State of Place: An iPhone or Healthcare

Posted on April 10, 2017

Mariela Alfonzo has over 15 years of expertise in the field of urban design and behavior research. In 2014, Mariela was recognized as one of Urban Land Institute’s 40 under 40 best young land use professionals around the globe. In 2013, Dr. Alfonzo was awarded a Fulbright to examine walkability in China.

By Mariela Alfonzo (LinkedIn), State of Place

 “…Americans have choices. And they’ve got to make a choice. And so, maybe rather than getting that new iPhone that they just love and they want to go spend hundreds of dollars on that, maybe they should invest it in their own health care. They’ve got to make those decisions for themselves.” Congressman Jason Chaffetz.

I’ll leave that there for you for a minute, or two. To digest (or not) for a moment…

Obviously, there’s a LOT to unpack here. We (mostly) stay away from making overtly political statements. We’re going to confine our thoughts regarding this ill-conceived remark to how it pertains to placemaking and planning. Deep breath. Here goes.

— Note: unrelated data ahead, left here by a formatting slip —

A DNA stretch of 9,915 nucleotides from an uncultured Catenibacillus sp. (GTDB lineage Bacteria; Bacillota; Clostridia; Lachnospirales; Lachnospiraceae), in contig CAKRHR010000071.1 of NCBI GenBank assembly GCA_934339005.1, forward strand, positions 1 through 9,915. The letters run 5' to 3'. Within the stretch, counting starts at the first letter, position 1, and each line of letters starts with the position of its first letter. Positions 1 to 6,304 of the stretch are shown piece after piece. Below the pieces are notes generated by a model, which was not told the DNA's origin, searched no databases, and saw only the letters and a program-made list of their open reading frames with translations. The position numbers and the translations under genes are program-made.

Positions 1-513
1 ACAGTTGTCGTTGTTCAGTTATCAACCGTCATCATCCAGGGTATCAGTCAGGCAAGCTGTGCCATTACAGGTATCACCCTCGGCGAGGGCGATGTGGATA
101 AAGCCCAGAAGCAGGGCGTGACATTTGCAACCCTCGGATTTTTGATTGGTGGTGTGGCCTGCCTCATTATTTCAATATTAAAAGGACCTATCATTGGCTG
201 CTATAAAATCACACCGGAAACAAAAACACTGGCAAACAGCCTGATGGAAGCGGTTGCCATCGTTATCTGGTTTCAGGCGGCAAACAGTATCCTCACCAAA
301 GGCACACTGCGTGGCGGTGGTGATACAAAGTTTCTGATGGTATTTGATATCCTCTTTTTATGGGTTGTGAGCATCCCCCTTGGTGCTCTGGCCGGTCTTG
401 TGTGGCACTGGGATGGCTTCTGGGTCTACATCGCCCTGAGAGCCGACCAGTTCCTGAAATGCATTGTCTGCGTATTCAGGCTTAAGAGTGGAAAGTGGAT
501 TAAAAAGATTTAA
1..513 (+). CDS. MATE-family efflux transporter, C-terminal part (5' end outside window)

Pitting an iPhone against health care as two options that consumers must “choose” between is a false dichotomy:

  • This isn’t an either – or – scenario. There are many other goods and services that must be considered in this equation – think groceries, mortgages, car payments, vacations, etc.
  • This assumes that the iPhone is a luxury item. There are less expensive smartphones on the market, but to suggest that at this point in time, a portable, internet-enabled, telecommunication device is a luxury is false. You need a cell phone, and it needs to be “smart”.